You'll want to believe
Anthony Hinde | Sydney, Australia | 06/13/2001
(4 out of 5 stars)
"These days any film associated with comics is likely to be a special effects extravaganza full of action and short on character development. Well director M. Night Shyamalan has taken us in a different direction, (no surprise there). His film, "Unbreakable", explores the action comic philosophy without becoming an action comic itself. You won't see men in spandex leaping from tall buildings to save the day. What you will see is a thoughtful investigation of the unusual skills we humans may or may not have, and the choices we make regarding their use. I have a talent for putting holes in T-shirts. My sister can permanently stop any watch she wears for a few weeks. It's hard to see either of us becoming crime fighters or maniacal masterminds on the strength of these talents but it does makes you think. Let's stretch our imaginations a little further. What if a man had the uncanny luck to avoid virtually all injury or illness? Could this be significant? Would he even notice? Where would it lead him? Unbreakable introduces us to such a man. Bruce Willis plays David Dunn, the sole survivor of a tragic train derailment that killed the other 131 passengers. David walks away without a scratch and barely notices his fifteen minutes of fame on the local news channels. But at least one other person takes note of David's uncanny good fortune. Elijah Price is an art dealer, played convincingly by Samuel L Jackson. His gallery specializes in comic art and he is very passionate about the seriousness of his chosen profession and it's medium. Elijah believes that action comics represent an ancient wisdom, exaggerated and commercialized but still containing an essence of truth. His theory is that there are people with extraordinary abilities and that these people have a destiny. Whether these people become legendary hero's or any other larger than life figure depends on them realizing their destiny and fulfilling their potential. In David Dunn, he suspects lies the heart of a hero and Elijah's obsession soon drags David and his family into a new world. Shyamalan takes his time with this story. It could have very easily been boring, because when boiled down, little actually happens. However, Unbreakable avoids that trap and becomes instead, a strange mixture of longing, suspense and doubt. We truly get to know David's wife Audrey and his son Joseph. They are not an atypical family; marital problems, boredom and some other dysfunctions feature at the start of the story. In a way, David's gradually more serious attempts to explore his "gift" become the catalyst to improve his home life. The sub-plot of David's crumbling relationship with Audrey, (Robin Wright), is not fully explored but we are given several clues that make it interesting. David is chasing job offers in another city, even after the accident little emotion passes between he and Audrey, and they sleep separately. All of which points to a lack of love. But to counter this we discover that David sacrificed a promising football career to capture Audrey's heart and, even in the hardest times, he has remained faithful to her. I like these quiet story lines, where nothing is forced down your throat and you have to work it out on your own. By far the most interesting character is Elijah. Born with a brittle bone disease, his life has been crowded with pain, torment and ostracism. At school he was taunted with the moniker, "Mr. Glass", and to an extent he has embraced this title. If you look closely, you will see that he is always close to glass, for example, his fragile glass walking stick. Elijah is a fighter. His mother headed off a life of seclusion when he was a depressed boy and convinced him to accept life's challenges, eventually leading to his becoming a professional success. Elijah's passion and conviction are magnetic. He not only draws David and his son into the world of duty/destiny but the audience is forced to believe, long before David starts to. Unbreakable is a subtle film about taking risks, acknowledging hope and following dreams. Whether we have special gifts or not, it challenges us to take a look around and try to find opportunities to make a difference; to stand up to the small and large evils in this world and do our part. I can only hope we see more of these inspiring characters in future films. I want to feel this way again."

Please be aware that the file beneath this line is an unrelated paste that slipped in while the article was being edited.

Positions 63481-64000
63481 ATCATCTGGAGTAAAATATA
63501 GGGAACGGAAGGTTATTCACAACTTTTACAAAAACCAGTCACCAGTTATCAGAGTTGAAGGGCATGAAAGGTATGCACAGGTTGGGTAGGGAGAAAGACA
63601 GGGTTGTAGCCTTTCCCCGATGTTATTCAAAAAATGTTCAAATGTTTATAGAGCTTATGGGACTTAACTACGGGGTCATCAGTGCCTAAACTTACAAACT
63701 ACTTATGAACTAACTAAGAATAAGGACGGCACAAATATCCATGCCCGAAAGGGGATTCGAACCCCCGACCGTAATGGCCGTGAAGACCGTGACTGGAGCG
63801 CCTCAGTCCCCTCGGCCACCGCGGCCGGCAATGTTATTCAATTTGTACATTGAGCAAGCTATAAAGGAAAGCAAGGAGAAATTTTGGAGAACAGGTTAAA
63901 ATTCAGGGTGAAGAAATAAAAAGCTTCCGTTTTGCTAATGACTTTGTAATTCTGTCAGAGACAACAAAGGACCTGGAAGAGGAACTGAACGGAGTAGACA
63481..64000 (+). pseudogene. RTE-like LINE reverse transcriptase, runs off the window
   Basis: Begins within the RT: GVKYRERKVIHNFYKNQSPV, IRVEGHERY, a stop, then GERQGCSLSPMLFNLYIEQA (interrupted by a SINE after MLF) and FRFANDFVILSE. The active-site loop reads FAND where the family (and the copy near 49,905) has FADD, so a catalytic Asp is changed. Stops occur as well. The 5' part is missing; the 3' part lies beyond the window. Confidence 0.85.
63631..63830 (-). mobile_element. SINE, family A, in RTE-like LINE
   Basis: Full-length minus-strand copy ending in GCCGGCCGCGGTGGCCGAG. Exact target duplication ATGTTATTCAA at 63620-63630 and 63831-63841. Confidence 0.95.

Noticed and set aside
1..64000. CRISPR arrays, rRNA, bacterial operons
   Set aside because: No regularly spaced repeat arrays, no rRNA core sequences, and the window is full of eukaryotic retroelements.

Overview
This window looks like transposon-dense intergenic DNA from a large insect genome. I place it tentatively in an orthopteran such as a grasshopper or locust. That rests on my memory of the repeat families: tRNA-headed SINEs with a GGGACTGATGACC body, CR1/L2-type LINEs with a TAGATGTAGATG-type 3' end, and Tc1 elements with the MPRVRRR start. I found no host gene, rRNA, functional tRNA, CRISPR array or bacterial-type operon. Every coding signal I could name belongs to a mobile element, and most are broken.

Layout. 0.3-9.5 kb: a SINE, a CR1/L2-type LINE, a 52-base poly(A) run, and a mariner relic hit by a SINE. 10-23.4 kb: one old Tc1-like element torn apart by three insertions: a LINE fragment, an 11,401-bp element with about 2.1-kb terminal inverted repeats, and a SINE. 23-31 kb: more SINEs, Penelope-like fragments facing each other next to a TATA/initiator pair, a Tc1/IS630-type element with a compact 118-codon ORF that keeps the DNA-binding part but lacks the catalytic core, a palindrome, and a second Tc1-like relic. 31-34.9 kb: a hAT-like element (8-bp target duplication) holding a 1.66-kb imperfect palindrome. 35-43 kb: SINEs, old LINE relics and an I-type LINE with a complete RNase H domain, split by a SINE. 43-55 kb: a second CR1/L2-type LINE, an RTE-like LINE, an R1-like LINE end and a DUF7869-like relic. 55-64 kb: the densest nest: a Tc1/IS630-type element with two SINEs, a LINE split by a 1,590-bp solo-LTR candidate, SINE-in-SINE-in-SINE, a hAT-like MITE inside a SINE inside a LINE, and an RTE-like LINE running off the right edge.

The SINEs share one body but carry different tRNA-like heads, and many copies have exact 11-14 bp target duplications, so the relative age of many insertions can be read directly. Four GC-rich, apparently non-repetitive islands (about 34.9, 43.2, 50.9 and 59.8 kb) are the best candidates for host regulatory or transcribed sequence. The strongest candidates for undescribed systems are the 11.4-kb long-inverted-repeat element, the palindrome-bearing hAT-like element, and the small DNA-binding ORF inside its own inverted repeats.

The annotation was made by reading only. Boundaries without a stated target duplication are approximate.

A True Work Of Art
Reviewer | 12/04/2000
(5 out of 5 stars)
"Writer/director M. Night Shyamalan faced a formidable task in delivering a follow-up to his last outing, "The Sixth Sense," which was a remarkable film; and his attempt at capturing that same quality and integrity in his latest effort has resulted in a film that, while it does not surpass "Sense," is nothing less than it's equal. Beginning with a screenplay that is brilliant in concept, content and structure, and realized with equal acuity, "Unbreakable," starring Bruce Willis, is a unique, challenging film that will test the limits of audience perception like never before. From the cryptic opening scene to the denouement, this is enthralling drama that offers singular insight into the dark capabilities of human nature, and a perspective of evil never before suggested in any movie in the history of the cinema. Conan Doyle said there's nothing new under the sun, and that may be true; other films may have dealt with similar themes, but the approach Shyamalan takes here is entirely original. Shyamalan approaches his material like a quiet, unobtrusive Hitchcock, resulting in a style that is quite his own. His pace is deliberate, and information is doled out in subtle, measured proportions which affords the discerning viewer a chance to place the myriad pieces of the puzzle into proper order as the story unfolds. It's a mystery that refuses to let you off the hook, and demands that you think about what is actually going on without respite. To say that this is thought provoking material would be an understatement; it's an intricate story, the plot of which is complemented by equally complex characters who are detailed and extremely well written and developed. As he did in "The Sixth Sense," Bruce Willis proves once again that there is so more to him as an actor than being just an action hero. His portrayal of David Dunn, a man facing a transitional period in his life, is played with a staid countenance that successfully reflects the inner turmoil of the character. You know from the outset that there is something going on beneath the surface; something unsettling for which Dunn is seeking resolution. When he becomes the only survivor of a train wreck, it adds to the irresolution in his life as he is suddenly confronted with new issues that take him into still deeper, uncharted waters. Willis gives a performance that is understated with nuance and depth, and gives Dunn a sense of controlled distress with which the audience can readily identify; that unknown, intangible something that one can feel, yet which remains elusive and unnamed. It's a powerful statement that illustrates the thin line between reality and the surreal. Samuel L. Jackson gives a strong performance as well, as Elijah Price, victim of a congenital disease that renders his existence fragile in the extreme. It's a sympathetic character that somehow refutes sympathy; and Jackson has a presence that makes Elijah real and believable, which is pivotal, as his infirmity is integral to the plot, as is the fact that he and Dunn represent opposite ends of the vast spectrum of life. Effective in a lesser, yet still significant role, is Robin Wright Penn (Audrey Dunn), who fleshes out the disarray of a wife dealing with the emotional absence of her husband. The supporting cast includes Spencer Treat Clark (Joseph Dunn), Charlayne Woodard (Elijah's Mother) and, in a cameo, M. Night Shyamalan (Stadium Drug Dealer). With "Unbreakable," Shyamalan has taken up the gauntlet and emerged victorious, with an intelligent, entertaining film so profound that it will no doubt become one of the most under-appreciated films of all time. There is simply a depth to it that will soar beyond the grasp of the casual viewer; few films have such substance and vision. Like a Monet, this is art that is both impressionistic and invaluable; a true original in every aspect, and a testimony to the talents of M. Night Shyamalan."